I first noticed NovuStone at 1105 Dwell, a green development in Seattle. NovuStone is a green surface material made with about 75% recycled content, of which 100% can be post-consumer recycled glass. It’s fabricated in Seattle of locally-sourced materials without steam or pressure curing and available in a variety of sizes and colors.
When you think about sustainable landscaping, you probably consider water efficiency and using low-maintenance native plantings. But do you think about energy efficiency? Cooling the air, cooling the ground, and harnessing the sun, wind, and water? Landscape architect Sue Reed has put together a comprehensive resource on the topic in Energy-Wise Landscape Design: A New Approach for your Home and Garden. In the new book by New Society Publishers, Reed explains how to save money and energy, while creating a beautiful and natural landscape.
This affordable, 1,400 square-foot home is under construction near Reims, France, according to Dezeen. With a curvy green roof — somewhat similar to the one seen at Birchway Eco-Community — Wave House has a double-skin polycarbonate glass facade and a vegetated surface to shield against summer heat and winter cold .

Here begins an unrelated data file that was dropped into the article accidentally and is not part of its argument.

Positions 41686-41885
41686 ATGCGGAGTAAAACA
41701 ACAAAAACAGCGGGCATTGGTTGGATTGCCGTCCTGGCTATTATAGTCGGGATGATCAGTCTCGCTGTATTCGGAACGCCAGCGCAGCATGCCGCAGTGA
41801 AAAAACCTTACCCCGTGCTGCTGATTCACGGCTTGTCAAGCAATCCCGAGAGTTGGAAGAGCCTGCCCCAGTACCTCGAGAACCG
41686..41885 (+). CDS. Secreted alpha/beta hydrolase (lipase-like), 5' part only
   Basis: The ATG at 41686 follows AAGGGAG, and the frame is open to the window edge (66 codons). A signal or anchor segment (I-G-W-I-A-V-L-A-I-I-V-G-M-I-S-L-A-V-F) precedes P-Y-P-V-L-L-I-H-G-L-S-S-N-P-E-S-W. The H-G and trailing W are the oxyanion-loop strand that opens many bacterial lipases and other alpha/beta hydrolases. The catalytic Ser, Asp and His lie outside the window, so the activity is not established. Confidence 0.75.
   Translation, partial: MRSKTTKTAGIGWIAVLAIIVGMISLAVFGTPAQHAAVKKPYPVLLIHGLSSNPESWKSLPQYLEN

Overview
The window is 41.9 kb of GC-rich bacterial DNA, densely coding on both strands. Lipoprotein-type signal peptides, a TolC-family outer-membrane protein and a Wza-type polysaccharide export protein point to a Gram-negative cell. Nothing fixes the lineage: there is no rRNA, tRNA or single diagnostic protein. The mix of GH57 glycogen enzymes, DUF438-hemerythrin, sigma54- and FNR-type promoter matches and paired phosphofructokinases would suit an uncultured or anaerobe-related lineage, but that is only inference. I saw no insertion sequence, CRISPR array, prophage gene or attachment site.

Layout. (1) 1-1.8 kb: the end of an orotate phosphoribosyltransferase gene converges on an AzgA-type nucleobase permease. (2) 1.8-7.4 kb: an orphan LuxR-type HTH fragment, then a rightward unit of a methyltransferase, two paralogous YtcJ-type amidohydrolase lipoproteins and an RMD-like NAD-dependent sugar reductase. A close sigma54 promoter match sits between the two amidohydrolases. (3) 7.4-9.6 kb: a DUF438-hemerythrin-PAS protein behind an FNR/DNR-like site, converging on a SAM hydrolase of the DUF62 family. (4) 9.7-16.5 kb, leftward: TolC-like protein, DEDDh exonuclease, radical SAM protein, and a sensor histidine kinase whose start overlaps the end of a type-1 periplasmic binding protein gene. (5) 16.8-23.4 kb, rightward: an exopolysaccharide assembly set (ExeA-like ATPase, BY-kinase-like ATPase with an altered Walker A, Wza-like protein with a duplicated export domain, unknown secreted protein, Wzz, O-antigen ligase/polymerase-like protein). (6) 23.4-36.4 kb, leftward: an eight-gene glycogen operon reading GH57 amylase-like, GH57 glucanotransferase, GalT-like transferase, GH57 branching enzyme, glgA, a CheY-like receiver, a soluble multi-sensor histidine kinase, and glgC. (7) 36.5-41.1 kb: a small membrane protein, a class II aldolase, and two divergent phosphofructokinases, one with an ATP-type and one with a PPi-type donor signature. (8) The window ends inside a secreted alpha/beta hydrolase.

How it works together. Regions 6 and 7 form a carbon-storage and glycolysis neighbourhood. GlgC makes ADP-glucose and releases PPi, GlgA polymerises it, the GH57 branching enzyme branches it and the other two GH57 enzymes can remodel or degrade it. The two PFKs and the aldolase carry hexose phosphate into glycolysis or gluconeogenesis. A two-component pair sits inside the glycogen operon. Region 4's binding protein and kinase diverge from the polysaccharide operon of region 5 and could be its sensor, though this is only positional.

Niagara Conservation has developed what it claims is the world’s only 0.8 gallons per flush toilet, the Stealth. The ultra high efficiency toilet — recently profiled as Alex Wilson’s Cool Product of the Week — uses a patented hydraulic technology to deliver a quiet flush with the performance of a pressure-assist toilet. It’s a water saver, too, using approximately 37% less water than a standard high efficiency toilet.
Meld USA, maker of ecoX, recently launched a new surface material called Micro, which is made with up to 74% pre-consumer recycled content in Raleigh, North Carolina. The product, which can help contribute toward several LEED credits, is available in slabs of 30" x 96" x 1.5" or in over-sized custom slabs. Micro can also be custom fabricated into a variety of applications.
Architect Arthur Dyson is working with construction management students at Fresno State to create an unprecedented “Eco-Village” of tiny homes for homeless folks. The homes will be made of recycled materials – pallet flooring and framing, waterproofed cardboard walls, aluminum can roofing – and some donated materials from Lowe’s, according to The Fresno Bee.